Could ADHD be Caused by Gluten and Dairy?

ADHD with brain

Last month I wrote about one of my patients.  Roy is a second-grade boy with ADHD whose symptoms improved 90% with the removal of gluten from his diet. I hope you’ll read that article before continuing here.

When people read about Roy’s turn around they almost always ask, “How could gluten make such a difference?” My answer: inflammation

Inflammation is behind many childhood illnesses

The inflammatory effects of gluten and dairy on the body are similar, which is why I usually talk about them together. The impact is three-fold:

  • An inflammatory effect
  • An opiate-like effect
  • The glutamate effect

The main inflammatory protein in dairy is casein (whey is the other protein in dairy), and in wheat it is gluten. Gluten is also in barley and rye and it is hidden in many foods, including sauces and packaged products. So what we’re really talking about is inflammation and its effects.

If a child is eating foods that inflame their system, it can cause things like:

  • Reflux
  • Eczema
  • Bumps on the back of their arms or cheeks
  • Chronic runny nose
  • Recurrent ear infection and sinus infections
  • Wheezing
  • Mouth breathing and snoring
  • Stomach pain
  • Constipation

We don’t have fences in the body, and this is why inflammation in one area of the body means inflammation in other areas.

Our wonderful patient Roy did have a few of the above listed symptoms so I think a decrease in his overall inflammation was part of the reason he improved so significantly when we removed gluten from his diet.

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Inflammation, constipation and ADHD

Another good example of how inflammation affects the body as a system is a child who has constipation and ADHD. Constipation is just another sign of inflammation.

We are going to have a much better chance of improving their ADHD-type symptoms if we concurrently address their constipation.

To address their constipation we look at foods the child may be sensitive to (this is different than foods they may be allergic to), like dairy. We increase magnesium-rich foods like green leafy vegetables, we increase foods high in fiber like chia, flax and hemp seeds, and we make sure they are drinking plenty of water.

Laxatives can be a great short-term solution for constipation, but it’s much better to figure out what foods work best for their particular system, so we can find a long-term solution.

Opiate-like effects

The opiate-like effect of gluten and dairy on the nervous system was first described in children with autism by K. Reichect, MD in the 1980’s. In individuals who have gut inflammation, which is commonly referred to as “leaky gut”—the medical term is “increased intestinal permeability”—the enzymes in their gut are not fully breaking down casein and gluten.

The resultant compounds are called casomorphines for casein and gliadomorphines for gluten. Their protein structure is similar to morphine. These proteins get absorbed into the blood stream through the gut, they cross the blood-brain barrier and bind to opiate receptors in the brain as well along the GI tract.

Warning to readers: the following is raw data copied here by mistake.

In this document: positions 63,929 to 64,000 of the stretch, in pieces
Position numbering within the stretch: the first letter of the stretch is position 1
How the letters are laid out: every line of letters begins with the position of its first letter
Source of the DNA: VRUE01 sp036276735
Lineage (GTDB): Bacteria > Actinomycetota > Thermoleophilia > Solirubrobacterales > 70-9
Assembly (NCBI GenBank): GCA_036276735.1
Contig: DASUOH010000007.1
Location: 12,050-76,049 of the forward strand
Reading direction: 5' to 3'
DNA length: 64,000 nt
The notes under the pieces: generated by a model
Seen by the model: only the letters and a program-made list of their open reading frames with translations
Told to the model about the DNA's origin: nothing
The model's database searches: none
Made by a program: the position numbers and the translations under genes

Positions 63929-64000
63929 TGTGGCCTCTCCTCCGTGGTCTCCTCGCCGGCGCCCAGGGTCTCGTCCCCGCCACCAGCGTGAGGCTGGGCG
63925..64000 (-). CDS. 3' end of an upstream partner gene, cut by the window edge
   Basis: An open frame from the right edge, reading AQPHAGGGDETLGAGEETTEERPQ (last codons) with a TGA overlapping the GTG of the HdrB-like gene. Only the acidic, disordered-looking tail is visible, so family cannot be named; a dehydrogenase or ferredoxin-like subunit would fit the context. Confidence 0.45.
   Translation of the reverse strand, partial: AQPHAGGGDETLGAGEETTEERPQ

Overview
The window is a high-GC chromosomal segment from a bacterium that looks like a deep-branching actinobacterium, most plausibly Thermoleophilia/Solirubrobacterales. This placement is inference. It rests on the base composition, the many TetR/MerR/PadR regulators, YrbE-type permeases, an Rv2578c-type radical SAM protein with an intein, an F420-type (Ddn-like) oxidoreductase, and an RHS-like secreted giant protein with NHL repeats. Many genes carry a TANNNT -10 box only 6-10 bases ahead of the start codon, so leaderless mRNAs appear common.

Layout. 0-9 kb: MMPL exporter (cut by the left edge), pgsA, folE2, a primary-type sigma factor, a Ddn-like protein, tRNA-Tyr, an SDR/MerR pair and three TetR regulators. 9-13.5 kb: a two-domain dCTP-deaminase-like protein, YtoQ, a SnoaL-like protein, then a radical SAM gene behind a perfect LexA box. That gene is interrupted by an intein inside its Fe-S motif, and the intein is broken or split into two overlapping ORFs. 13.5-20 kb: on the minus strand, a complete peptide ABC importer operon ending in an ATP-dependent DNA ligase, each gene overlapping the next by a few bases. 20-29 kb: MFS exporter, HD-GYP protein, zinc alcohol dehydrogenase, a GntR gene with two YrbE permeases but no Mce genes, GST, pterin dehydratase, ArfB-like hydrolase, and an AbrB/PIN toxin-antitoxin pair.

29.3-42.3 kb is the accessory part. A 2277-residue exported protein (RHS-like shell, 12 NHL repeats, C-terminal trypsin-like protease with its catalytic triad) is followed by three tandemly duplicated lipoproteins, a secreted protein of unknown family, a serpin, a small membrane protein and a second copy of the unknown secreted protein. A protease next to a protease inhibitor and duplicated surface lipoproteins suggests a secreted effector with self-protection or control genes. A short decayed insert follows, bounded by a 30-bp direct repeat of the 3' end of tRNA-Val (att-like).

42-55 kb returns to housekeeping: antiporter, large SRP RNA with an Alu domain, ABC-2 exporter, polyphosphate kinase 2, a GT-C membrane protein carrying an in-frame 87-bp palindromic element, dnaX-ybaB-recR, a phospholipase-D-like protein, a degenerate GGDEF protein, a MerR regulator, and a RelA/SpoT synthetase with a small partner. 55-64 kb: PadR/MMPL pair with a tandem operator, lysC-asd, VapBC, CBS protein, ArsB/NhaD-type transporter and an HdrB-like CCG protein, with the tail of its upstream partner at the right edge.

They create an “opiate-like” effect on the body and the nervous system, and once you see one child improve so dramatically after removing this impact, you want to scream it from a mountain top. And this is exactly what Roy’s teacher said once she saw the big improvement in him.

Behaviors of children with opiate-like effects

The children I suspect are being impacted by the opiate-like effect are the one’s whose parents describe them like this:

When Sally has a melt down, it’s as if she is not in control herself, almost like a switch has been flipped.

Some of these kids can’t seem to follow multiple step instructions and once they seem “off” there is no reasoning with them. At other times, these same children might be perfectly capable of handling challenging situations, transitions, sitting still, tending to certain cognitive tasks like math homework or cleaning up their bedroom AND brushing their teeth.

As you will recall, with Roy, he experienced a 90% improvement in the following symptoms:

  • His energy was more controlled and calm
  • He handled transitions better
  • He was better able to focus and sit still at school and at home when doing his homework
    He was more coordinated with physical activity (even though he was already a great athlete!)
  • His headaches resolved
  • Best of all, he was more content with himself, was no longer in constant motion (thumping his feet or twirling his books) and his class was gaining a new respect for him

If you suspect your child might be under the influence of the “opiate-like” effect from dairy and/or gluten, you may want to consider tapering off of these foods or doing an elimination diet. How to do an elimination diet in kids will be a topic for a subsequent blog!

In Roy’s case, he had a big improvement off of gluten alone. Do I think dairy may also be impacting Roy? Yes I do, however, his mother was brilliantly able to read the situation and know that gluten would be easier for Roy to remove at this point in time.